TIME 11:15

    Edited at 2021-09-07 08:13 am (UTC)

  12. Despite the unimpressive headline numbers, I found this very enjoyable, and it really felt like I was making a decent progress as a solver – not least because I was able to learn from a mistake which previously might have bogged me down.

    FOI SANTIAGO, then biffed STRIPE for 1d, with a slightly queasy feeling of “that doesn’t parse properly”. After working my way around the puzzle at (for me) a pretty decent clip, I was left around 34m with 9a and 12a looking resisting all efforts to solve – and I realised. Took out the erroneous 1d and fixed the NW corner with LOI LIBELLEE (pleased to get that last letter correct through rigorous parsing).

    Also I’m stepping away from dictionary checks of unfamiliar words, trusting the wordplay for ALBURNUM and SOLDI, even doing DIVERTIMENTI with only three checkers in place. Error was a simple typo (BAZARR).

    Anyway, I feel good about this – possibly because I’m really improving, possibly it’s the abstinence from the booze for a few days. Maybe it’s the joie de vivre that sunshine in September brings, but the Jackson 5 warned me about that…
    …don’t blame it on the sunshine!

    Thanks Jack and setter

    1. I’ve done the same thing many a time — put an answer in or just the crossing letters, forgotten it was questionable then came back later and taken it as gospel. I now won’t put in anything I doubt, though I might take a look at it’s crossing letters to see if they could work with other clues before moving on.
    2. “Anyway, I feel good about this – possibly because …”

      Technically, it was The Jacksons who warned you rather than the Jackson 5 – same group, but they were forced to change their name when they left Motown and joined Epic Records.

      Seriously though, I can only suggest you take confidence that you are improving every day, even if / when your finishing time is lower than your previous time or average time, or you DNF … so long as you are learning for next time: in my experience, every attempt counts. (And if you have a dip or a disappointing run, consider it a small luxury to blame it on the boogie, and look forward to applying that learning next time or in due course).

  13. My sense that LIBELEE couldn’t possibly be the tortfeasor was strong enough to obliterate any reference to the wordplay, so I have a pinked R. Otherwise a lot more demanding than yesterday, 18.36.
    If asked, I would have said SPINDRIFT was that lacy stuff that gets put into wedding bouquets, so now I know it isn’t.
    ALBURNUM of course unknown, time spent on varieties of vessel, and the probability that the book was a Biblical one. Welcome the Prophet Album to the canon.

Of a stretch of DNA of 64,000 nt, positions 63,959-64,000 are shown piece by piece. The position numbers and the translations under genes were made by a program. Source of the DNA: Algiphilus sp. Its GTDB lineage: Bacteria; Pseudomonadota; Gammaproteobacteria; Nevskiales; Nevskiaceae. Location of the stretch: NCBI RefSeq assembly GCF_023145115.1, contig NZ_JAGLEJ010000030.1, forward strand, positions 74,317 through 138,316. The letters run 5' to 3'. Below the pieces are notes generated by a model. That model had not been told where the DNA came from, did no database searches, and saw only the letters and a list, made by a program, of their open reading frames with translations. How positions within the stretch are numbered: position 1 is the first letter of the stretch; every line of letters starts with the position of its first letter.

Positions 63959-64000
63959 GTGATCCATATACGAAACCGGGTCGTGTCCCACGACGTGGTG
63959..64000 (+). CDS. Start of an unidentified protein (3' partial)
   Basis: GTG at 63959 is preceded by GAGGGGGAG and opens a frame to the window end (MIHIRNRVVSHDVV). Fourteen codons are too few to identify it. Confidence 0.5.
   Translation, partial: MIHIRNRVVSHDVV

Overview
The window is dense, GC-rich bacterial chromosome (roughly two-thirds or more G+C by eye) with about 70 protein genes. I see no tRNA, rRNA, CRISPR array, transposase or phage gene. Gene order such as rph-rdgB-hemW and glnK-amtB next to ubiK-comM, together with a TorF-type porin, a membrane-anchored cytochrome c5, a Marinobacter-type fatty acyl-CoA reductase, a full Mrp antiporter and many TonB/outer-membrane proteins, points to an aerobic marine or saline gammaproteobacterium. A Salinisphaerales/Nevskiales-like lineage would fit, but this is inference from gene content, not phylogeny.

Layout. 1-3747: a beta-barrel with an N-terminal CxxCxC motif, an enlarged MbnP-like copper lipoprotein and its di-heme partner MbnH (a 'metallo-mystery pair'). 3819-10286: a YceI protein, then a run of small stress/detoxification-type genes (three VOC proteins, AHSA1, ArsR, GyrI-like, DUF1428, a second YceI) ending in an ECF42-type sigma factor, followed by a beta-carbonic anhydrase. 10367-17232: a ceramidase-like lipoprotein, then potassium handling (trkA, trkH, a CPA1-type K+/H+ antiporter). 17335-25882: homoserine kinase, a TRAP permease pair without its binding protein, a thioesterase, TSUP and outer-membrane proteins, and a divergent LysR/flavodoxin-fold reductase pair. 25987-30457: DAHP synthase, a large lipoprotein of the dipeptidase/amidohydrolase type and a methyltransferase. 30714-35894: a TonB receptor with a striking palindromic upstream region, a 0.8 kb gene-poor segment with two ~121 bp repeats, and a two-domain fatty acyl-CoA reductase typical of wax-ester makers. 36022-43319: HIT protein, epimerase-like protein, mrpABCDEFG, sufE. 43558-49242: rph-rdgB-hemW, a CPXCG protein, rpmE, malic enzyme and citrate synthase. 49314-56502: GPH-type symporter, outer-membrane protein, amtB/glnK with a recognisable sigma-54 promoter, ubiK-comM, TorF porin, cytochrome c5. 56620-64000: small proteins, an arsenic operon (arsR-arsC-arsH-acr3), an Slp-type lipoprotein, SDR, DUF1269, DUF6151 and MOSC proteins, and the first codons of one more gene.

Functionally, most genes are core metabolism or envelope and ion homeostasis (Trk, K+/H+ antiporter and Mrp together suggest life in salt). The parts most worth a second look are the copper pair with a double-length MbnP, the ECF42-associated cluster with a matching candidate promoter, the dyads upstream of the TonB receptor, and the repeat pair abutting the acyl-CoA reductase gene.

I entered OUTRE with a shrug, not being able to think of the word ?OUTRE? from which I could take the “restraint” and trusting Jack to make up for my lack. A hidden, eh? Who’d a thunkit?
    PATINA my last in, Tina having gone out for the morning.
  14. Made a mess of this by sticking in “stripe” for 1d which worked except for that unexplained “e” which I chose to ignore to my cost. This made LIBELLEE and SOLIDI impossible and I gave up after an hour. Frustrating but hopefully a lesson learnt to re-think an answer which clearly doesn’t fit the wordplay.
  15. Had the top left done in about two minutes but then slowed right down. On the anagram, I spent too long thinking the answer meant Doctor. NHO alburnum, but the rest posed no real problems. Question for classicists. If the Latin for shore is litus with one t, how come there are two in littoral?
    1. Apparently the double t is a late medieval innovation. As innovations go, it was never going to set the world alight but I suppose people got their kicks in odd ways back then.
  16. 13:56 after making a mess of the grid with a couple of aborted biff attempts. DNK ALBURNUM,and got confused for a while with LABURNUM, like our blogger. LOI PATINA after AFLUTTER (which turned out not to be FLUTTERY).
  17. 42 mins having looked up the NHO ALBURNUM (underlined in red on my iPad so its never heard of it either!). Generally enjoyed this. I liked SCAMPISH and DIVERTIMENTI. I consider myself quite good at solving anags so that’s one reason I struggled a bit today.

    Thanks Jack and setter.

    PS Does anyone know why I keep getting logged out of LJ?

  18. 8:18, only the SW corner with its unknown plant and random girl causing any real problems.
    I’ve checked the whole libel thing in Chambers, and it’s pretty simple. If someone libels you, they are the libeller. You can then libel them for having libelled you, at which point you are the libellant (the one bringing the libel) and the libeller (who committed the libel) is the libellee, i.e. they are being libelled for their libel.
  19. 18:55 but with LITTERAL. WOE is me. Thanks setter and Jack.

    Edited at 2021-09-07 09:43 am (UTC)

  20. After a slow start (only one in — MAUSOLEUM — from the first pass of acrosses), picked up speed around the board. No problem with SOLDI — still used in Italian for money, Mrs H has Italian family.

    SW corner gave me the most trouble, with initially only MAUSOLEUM in place, but spotted HAMPER and OUTRE before a long think about brown coal which eventually dropped into my head, giving in turn SCAMPISH and then CHLORINATION before a final lengthy think about sapwood — never heard of ALBURNUM but nothing is particularly surprising when it is a plant-y word, so bunged it in and submitted.